Last Updated 1:45 p.m. ET
IRVING, Texas A chartered bus overturned on a highway just east of Dallas-Fort Worth International Airport, killing two passengers, reports CBS Station KTVT.
The Cardinal Coach Line bus was traveling along President George Bush Turnpike, near Belt Line Road in Irving, when the bus suddenly weaved across the highway, stuck a concrete barrier and toppled over shortly after 9:00 a.m., witnesses said.
More than 30 people were injured.
"We ended up swirling and weaving and then ended up on the side," passenger Daniel Risik, 73, told The Dallas Morning News. "People were screaming and hollering, a very traumatic situation to say the least."
He said most people aboard the bus, which picked up passengers in Fort Worth, weren't wearing seat belts.
"People were piled on top of each other," he said. "It was unbelievable. A lady had pinned me. Rescue got there and started pulling people out of a roof emergency hatch. People were hollering, screaming, there was blood all over the place. It was unbelievable."
The cause of the accident was not immediately clear.
The bus, which was carrying about 45 people, was headed to a casino in Oklahoma, officials said.
State Trooper Kyle Bradford told KTVT one person pinned in the wreckage was removed; Trooper Bradford was still trying to confirm the condition of that individual.
Emergency workers used emergency exits on top of the bus to pull passengers from within the vehicle.
KTVT reports two passengers died, according to officials on the scene.
Fifteen victims, including the driver of the bus, were taken to Parkland Hospital in Dallas, most by air ambulance. A spokeswoman for Baylor Medical Center in Irving said 13 patients arrived at the hospital following the accident. Officials at Las Colinas Medical Center in Irving confirmed six patients were there, though details were not immediately available on their conditions.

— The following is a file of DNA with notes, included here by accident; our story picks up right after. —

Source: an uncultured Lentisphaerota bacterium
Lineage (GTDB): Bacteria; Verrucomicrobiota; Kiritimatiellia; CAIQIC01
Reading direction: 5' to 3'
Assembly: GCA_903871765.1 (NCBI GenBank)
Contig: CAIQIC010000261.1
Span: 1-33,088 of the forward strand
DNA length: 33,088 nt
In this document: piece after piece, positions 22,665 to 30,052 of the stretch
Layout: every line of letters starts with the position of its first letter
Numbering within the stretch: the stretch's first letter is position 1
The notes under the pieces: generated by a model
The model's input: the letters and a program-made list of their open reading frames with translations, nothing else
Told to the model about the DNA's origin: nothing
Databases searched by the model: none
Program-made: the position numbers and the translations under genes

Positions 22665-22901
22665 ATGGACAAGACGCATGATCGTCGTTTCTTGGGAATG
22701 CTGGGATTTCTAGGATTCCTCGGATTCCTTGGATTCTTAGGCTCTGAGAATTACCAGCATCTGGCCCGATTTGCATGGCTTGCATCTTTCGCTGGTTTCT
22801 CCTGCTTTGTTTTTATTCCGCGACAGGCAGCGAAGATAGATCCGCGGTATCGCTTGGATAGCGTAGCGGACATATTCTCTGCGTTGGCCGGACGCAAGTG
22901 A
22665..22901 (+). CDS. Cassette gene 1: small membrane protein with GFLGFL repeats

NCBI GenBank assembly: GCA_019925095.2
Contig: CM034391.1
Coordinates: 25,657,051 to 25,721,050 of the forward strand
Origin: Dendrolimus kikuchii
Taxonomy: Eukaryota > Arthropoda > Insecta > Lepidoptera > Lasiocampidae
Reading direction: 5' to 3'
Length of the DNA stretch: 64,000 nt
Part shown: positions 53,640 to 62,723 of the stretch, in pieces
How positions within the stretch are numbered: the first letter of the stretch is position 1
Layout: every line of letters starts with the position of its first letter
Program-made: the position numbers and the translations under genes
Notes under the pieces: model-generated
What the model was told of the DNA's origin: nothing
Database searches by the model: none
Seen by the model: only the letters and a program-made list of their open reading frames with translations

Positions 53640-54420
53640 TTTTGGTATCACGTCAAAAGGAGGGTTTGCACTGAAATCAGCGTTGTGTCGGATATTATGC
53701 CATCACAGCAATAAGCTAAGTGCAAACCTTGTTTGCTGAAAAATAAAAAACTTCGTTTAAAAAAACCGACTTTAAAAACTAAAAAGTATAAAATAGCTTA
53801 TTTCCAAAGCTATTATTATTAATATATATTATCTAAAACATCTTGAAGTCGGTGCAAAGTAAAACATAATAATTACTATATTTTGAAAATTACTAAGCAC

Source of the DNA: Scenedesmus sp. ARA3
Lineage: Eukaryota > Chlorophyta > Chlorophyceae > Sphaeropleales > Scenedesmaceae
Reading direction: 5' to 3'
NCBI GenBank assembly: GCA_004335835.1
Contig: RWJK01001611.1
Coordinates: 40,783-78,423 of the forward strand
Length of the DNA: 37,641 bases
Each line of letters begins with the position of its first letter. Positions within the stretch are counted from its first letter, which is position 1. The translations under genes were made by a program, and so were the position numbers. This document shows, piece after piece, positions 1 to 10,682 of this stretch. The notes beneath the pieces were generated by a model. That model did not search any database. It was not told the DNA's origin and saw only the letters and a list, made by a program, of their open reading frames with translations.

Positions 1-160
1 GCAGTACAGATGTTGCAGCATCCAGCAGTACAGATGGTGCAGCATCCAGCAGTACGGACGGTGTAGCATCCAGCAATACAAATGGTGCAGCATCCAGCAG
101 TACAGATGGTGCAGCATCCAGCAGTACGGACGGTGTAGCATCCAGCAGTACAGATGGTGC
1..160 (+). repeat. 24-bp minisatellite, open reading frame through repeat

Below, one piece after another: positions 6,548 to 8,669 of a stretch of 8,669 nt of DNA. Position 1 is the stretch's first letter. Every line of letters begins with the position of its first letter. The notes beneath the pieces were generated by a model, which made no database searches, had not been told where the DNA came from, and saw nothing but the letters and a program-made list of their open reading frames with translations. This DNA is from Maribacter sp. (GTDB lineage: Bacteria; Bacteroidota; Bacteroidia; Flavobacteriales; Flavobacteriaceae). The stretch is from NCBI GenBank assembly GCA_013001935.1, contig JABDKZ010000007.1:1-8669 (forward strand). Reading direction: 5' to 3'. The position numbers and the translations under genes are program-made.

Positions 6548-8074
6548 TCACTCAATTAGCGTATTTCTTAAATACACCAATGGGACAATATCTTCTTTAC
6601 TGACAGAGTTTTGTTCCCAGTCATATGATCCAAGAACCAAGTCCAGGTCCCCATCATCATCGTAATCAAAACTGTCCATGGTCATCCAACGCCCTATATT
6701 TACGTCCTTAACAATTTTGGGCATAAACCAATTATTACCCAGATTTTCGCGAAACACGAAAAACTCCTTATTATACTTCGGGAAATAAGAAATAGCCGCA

Traffic in both directions along the toll road was shut down while crews continue their work at the scene.
The bus belongs to Cardinal Coach Line based in Mansfield, just south of the Dallas area. The company has experienced no crashes within the past two years and has earned 'satisfactory' safety rating. They have been in business since March 2007.
Authorities from the Texas Department of Public Safety, the Irving Police Department and Dallas Area Rapid Transit are working on the scene, with the Texas DPS taking charge in the investigation.
National Transportation Safety Board spokeswoman Kelly Nantel said the agency is sending investigators to Irving.